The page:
Abidemi Sanusi :               It would be like, “Oh, I just typed in SEO writing services, but I see you’re a copywriter.” And seeing as you are number one or two or three or four or what have you. Certainly I was in the top three. That’s when I knew that you knew what you were talking about. I no longer run [inaudible 00:10:12] writer because I’m focused on doing extra things. But I am still coming to speak about SEO copywriting because obviously I wrote a book about that as well. So that was how I got started and transitioned into that.

Bryan Collins:                     Yeah. I like your story about the transition. So what would you say is working in SEO these days for writers and for freelancers?

Abidemi Sanusi :               SEO copywriting is not like your traditional, what I like to call traditional copywriting. So SEO copywriting, I know that you know what the differences, but an SEO copywriter is somebody who has been trained and somebody who writes content that’s designed to perform well on Google in search engine results. To design to perform well on Google. So when people type in a certain word, or what have you, that content hopefully should be on page one or two. Preferably page one, and also more than that, get people to click through from Google search engine results to your website. Once they get on the web site, your job also is to make sure that those visitors are converted.

Abidemi Sanusi :               They have a longterm plan. There’s a kind of conversion plan. And that’s different from what I like to call traditional. I know I’m going to get killed for this, for like traditional copywriting because it doesn’t factor in, all these other regiments. The SEO techniques and the kind of things you have to apply to your content to make sure that it ranks well. It’s a specific skill. That’s what I like to call it. It’s knowing about SEO and it’s also basically knowing about copywriting and bringing the two together. That’s the difference.

Bryan Collins:                     So if I wanted to get started with writing for the web or SEO, what would you suggest I do?

Abidemi Sanusi :               Well, one of the things I would obviously suggest is come on my course. SEO copywriting.

Bryan Collins:                     [inaudible 00:12:10]

Abidemi Sanusi :               Yeah. Come on my course, SEO Copywriting. See the way you learn about SEO and copywriting and also how to run an SEO copywriting business. Or you could decide, actually I don’t want to be a copywriter anymore. There are quite a few courses that you can do, just search for SEO courses. But just be aware that SEO is a bit nebulous. It’s not the kind of thing that you get results from like overnight for instance, because you are optimizing and doing things for the long term. And that’s why there is a kind of discord, well, tension between digital marketeers and SEO analysts or optimizers. With digital marketing, you have a goal, you have a campaign, throw money at it, you can see results or basically see your 5,000 pounds or $5,000 go down the drain.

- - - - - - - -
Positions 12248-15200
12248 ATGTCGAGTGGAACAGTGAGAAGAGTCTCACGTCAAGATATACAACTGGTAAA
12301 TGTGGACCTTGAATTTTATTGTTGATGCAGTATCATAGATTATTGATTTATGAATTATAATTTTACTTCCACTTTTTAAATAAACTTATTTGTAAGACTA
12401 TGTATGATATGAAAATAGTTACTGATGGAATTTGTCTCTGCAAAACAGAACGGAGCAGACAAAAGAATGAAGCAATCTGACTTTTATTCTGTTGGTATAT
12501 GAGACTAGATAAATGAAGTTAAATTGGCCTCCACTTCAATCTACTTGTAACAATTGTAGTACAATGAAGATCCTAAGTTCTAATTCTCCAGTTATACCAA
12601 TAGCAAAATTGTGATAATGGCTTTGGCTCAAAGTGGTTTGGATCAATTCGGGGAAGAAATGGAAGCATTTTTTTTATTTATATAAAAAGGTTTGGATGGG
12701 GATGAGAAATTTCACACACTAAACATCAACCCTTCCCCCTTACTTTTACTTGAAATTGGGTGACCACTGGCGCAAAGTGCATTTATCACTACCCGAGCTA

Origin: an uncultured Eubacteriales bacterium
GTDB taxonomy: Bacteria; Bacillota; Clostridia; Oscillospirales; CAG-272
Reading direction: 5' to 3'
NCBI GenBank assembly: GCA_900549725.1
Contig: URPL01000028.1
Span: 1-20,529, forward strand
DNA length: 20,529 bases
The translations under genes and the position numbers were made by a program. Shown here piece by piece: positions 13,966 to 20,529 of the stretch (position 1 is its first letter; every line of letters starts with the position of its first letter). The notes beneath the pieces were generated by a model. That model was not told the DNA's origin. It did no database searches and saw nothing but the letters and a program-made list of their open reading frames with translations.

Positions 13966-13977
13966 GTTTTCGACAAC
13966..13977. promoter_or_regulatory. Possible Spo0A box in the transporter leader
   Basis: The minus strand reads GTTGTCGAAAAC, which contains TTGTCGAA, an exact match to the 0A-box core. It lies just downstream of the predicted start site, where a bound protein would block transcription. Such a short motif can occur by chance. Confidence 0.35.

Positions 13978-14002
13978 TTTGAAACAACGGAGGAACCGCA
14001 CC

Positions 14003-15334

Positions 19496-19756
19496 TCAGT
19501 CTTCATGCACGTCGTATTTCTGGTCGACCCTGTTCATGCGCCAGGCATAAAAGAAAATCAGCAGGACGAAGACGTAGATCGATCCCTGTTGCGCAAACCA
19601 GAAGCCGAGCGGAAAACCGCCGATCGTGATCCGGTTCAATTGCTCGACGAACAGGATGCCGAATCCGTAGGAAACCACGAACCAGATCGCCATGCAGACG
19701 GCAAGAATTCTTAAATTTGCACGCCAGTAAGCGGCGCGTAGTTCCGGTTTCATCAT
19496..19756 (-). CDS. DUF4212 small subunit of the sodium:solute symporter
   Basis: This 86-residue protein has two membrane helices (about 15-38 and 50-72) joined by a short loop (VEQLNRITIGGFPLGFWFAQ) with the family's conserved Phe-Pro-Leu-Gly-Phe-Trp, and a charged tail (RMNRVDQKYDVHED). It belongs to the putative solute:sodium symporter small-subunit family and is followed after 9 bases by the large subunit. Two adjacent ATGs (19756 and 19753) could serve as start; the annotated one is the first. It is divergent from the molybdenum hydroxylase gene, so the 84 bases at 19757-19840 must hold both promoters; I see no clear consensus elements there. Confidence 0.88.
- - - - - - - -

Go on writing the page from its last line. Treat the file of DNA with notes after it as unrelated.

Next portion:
Abidemi Sanusi :               Whereas with SEO you are writing … In a lot of cases, you’re investing a lot of time and effort in creating good content, making sure the technical bits of SEO have been implemented. And it takes time. Probably three to six months before you start seeing any of that results, and the best result is the free traffic you get to your website. It’s free quality traffic, which you can then convert it into customers. If you’re a writer you think, “Okay, this is something that I should be looking into.” You’ve always [inaudible 00:13:39] I would say definitely learn about SEO, learn about copywriting. And if you are somebody that writes books, copywriting or content writing, it’s very different from writing books. Nobody has time to read like 20 pages of Shakespearian writing style.

Bryan Collins:                     Yeah. I think as a copywriter you could write a long sales page that’s 10, 20 pages long and it might help you converse. Bub with SEO there’s a different approach you have to take at it. That’s been my experience that it takes three to six months for a page to rank. When I write something I start with keyword research. So how do you approach keyword research?

Abidemi Sanusi :               I would always come back to what the goal is for instance. I would always say to people you first define your business objective and then you optimize. You define your business objective and your content. Your website is basically your online port or your online shop. So whatever services you’re providing or maybe you sell books, maybe you write books, you want to sell your books. Maybe your books is, I don’t know … Freelance or fantasy? So make sure you position that page on your website. Do the research around readers. Look for the kind of key words that somebody’s looking to buy, looking to discover it, looking to discover new authors, might possibly search Google for. So it might be a keyboard as for example, Martian, new Martian, also in Dystopian fantasy, for instance. Something like that.